Mary: %e virus can make a person so tired, that once the fever is gone they still won’t have the strength and energy to do anything productive for nearly a week. You’d even have difficulty finding the strength to visit your mother for another week.
Karen: Oh my gosh. %at would be bad. I guess I remember being that sick about seven or eight years ago. Back then, my mother came over to help me. She wouldn’t be able to do that any more.
Mary: So, now do you think you want to get the shot?
Karen: Not so fast; if I got the shot last year, won’t I be immune this year?
Mary: %e virus changes all the time. %e vaccine might protect against the strain of virus that is circulating in the area, but then again, it might not. %e new version of the influenza vaccine is designed to protect against the most frequently recognized strains of influenza.
Karen was starting to realize that influenza might really be a different kind of infection than she had thought.
!. Is it a reasonable gamble for Karen to skip the influenza vaccine this year?
$. What is antigenic drift (or genetic drift)? What is antigenic shift (or genetic shift)? NIU NURS 308 Influenza and the Influenza Vaccine Case Study
Part III Viral vs. Bacterial Infection
Karen was still unconvinced, however Mary had brought up a lot of good points. But even if influenza was a lot more serious than she had thought, a vaccination wasn’t a guarantee against illness.
Karen: So, are you telling me that I could get the shot again and still not be protected, because I got sick from some other strain? %en why bother?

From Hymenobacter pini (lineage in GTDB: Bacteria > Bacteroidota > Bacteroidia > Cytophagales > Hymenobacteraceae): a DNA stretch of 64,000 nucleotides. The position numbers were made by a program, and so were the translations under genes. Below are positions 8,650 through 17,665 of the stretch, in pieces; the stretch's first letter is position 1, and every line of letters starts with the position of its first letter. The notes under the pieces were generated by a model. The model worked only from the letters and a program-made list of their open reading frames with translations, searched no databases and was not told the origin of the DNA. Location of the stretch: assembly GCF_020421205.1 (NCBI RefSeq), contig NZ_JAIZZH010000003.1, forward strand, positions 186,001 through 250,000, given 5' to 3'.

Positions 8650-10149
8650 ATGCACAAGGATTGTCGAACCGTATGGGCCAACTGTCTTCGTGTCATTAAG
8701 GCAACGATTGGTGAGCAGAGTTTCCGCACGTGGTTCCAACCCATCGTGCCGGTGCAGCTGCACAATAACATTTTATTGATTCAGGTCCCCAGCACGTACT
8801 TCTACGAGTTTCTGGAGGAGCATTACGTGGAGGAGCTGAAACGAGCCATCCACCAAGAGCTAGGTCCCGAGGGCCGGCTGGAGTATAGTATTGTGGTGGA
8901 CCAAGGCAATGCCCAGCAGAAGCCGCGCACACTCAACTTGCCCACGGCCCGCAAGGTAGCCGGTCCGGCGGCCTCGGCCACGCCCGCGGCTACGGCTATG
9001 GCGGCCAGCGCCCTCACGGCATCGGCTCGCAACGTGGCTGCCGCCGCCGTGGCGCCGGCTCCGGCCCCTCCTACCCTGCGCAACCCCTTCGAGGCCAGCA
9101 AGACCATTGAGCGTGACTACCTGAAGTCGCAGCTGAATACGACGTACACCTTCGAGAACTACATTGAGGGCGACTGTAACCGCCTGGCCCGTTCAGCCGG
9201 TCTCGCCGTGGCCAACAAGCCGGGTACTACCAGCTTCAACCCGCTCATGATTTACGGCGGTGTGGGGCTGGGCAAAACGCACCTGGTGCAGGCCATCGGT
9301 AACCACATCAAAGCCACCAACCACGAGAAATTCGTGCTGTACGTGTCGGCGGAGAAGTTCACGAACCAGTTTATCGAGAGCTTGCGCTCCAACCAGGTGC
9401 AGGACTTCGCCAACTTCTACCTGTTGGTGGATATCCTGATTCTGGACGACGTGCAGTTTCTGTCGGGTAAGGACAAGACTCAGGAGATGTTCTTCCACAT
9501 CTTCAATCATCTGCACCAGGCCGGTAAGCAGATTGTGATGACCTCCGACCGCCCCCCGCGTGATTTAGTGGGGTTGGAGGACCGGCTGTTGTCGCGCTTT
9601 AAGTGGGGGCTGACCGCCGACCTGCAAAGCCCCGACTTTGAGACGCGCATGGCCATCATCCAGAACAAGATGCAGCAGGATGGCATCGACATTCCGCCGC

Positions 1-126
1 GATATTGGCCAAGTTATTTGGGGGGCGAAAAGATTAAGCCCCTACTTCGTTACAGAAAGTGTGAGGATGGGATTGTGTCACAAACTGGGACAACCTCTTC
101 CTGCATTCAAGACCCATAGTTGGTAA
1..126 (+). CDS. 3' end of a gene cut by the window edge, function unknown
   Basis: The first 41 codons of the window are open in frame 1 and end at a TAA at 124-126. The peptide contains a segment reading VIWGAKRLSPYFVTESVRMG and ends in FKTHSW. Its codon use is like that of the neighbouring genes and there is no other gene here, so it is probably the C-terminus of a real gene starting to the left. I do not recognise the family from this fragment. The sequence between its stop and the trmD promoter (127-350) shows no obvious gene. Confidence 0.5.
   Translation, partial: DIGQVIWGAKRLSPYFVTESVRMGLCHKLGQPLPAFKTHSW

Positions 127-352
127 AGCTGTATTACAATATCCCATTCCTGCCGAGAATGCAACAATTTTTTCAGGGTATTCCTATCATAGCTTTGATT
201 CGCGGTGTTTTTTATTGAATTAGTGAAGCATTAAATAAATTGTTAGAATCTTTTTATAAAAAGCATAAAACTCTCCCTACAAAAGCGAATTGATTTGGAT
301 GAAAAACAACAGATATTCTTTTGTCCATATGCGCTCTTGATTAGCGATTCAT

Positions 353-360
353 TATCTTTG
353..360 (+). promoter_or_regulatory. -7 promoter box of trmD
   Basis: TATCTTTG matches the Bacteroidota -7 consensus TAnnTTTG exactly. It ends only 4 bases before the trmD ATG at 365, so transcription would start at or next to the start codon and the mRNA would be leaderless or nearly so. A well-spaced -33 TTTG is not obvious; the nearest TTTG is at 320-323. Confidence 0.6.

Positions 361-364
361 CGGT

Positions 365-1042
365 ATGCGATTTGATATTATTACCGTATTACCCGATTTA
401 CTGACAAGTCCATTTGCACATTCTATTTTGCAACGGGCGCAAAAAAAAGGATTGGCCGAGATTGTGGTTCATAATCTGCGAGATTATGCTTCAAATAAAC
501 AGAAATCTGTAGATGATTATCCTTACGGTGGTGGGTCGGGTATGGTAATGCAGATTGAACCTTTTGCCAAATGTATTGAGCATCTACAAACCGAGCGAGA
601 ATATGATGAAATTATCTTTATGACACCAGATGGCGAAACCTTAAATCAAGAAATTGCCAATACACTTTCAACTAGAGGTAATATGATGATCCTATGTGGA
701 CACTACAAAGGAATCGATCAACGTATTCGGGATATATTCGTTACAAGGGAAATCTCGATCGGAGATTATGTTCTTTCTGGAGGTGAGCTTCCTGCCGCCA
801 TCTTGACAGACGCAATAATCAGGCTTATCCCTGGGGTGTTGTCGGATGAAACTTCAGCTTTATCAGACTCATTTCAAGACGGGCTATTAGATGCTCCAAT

Mary: Sure, but the vaccine protects against the most likely viruses. You could still get influenza, but the chances are smaller. You could get the stomach flu, you could get another sinus infection. But by getting the influenza vaccine, you are greatly decreasing your chance of getting very sick this winter.
Karen: Last year when I got sick, I ended up going to the doctor and he gave me some antibiotics. I got better the next day. I could just do that. %at way, I only take medicine when I am sick instead of every winter.
Mary: Sorry, but there’s a big difference between viral and bacterial infections. %e antibiotics helped you feel better because your sinus infection was caused by a bacteria. Antibiotics don’t help at all for viral infections. And influenza is a viral infection. Even if the doctor gives you antibiotics, they won’t do any good.
!. Can Karen rely on antibiotics if she gets influenza this year? Why or why not?
$. Compare the effectiveness of vaccines to antibiotics (or other antimicrobials) prior to infection. Compare the effectiveness of vaccines to antibiotics (or other antimicrobials) after the start of symptoms.
“. When are antibiotics effective?
Part IV Who Should Get Vaccinated?
Karen was still tempted to take the risk; she was generally healthy.
Mary: Besides, if you get the shot, and protect yourself from infection, you won’t spread the virus to other people. Consider this; if you became infected, you could spread the virus to your mother and her friends at the retirement home.
Karen: Oh, I would hate to see that happen.
Mary: Did you know that approximately “1,### people die each year in this country from influenza? %at means influenza causes more deaths than breast cancer, and most of the people who die of influenza are elderly.
Karen (sobered by the possibility) So, if I get the shot, I probably won’t get sick, but more importantly, I am less likely to pass the infection on to my mom’
If that were the case, then Karen thought it might be worth doing, despite her lingering doubts. On the other hand, she was deathly afraid of needles. If only there was another way to get a flu vaccine É.
!. Should Karen’s mother get an influenza shot, or is she too old?
$. What about Karen’s sister who works in a daycare center or Mary’s six month old niece?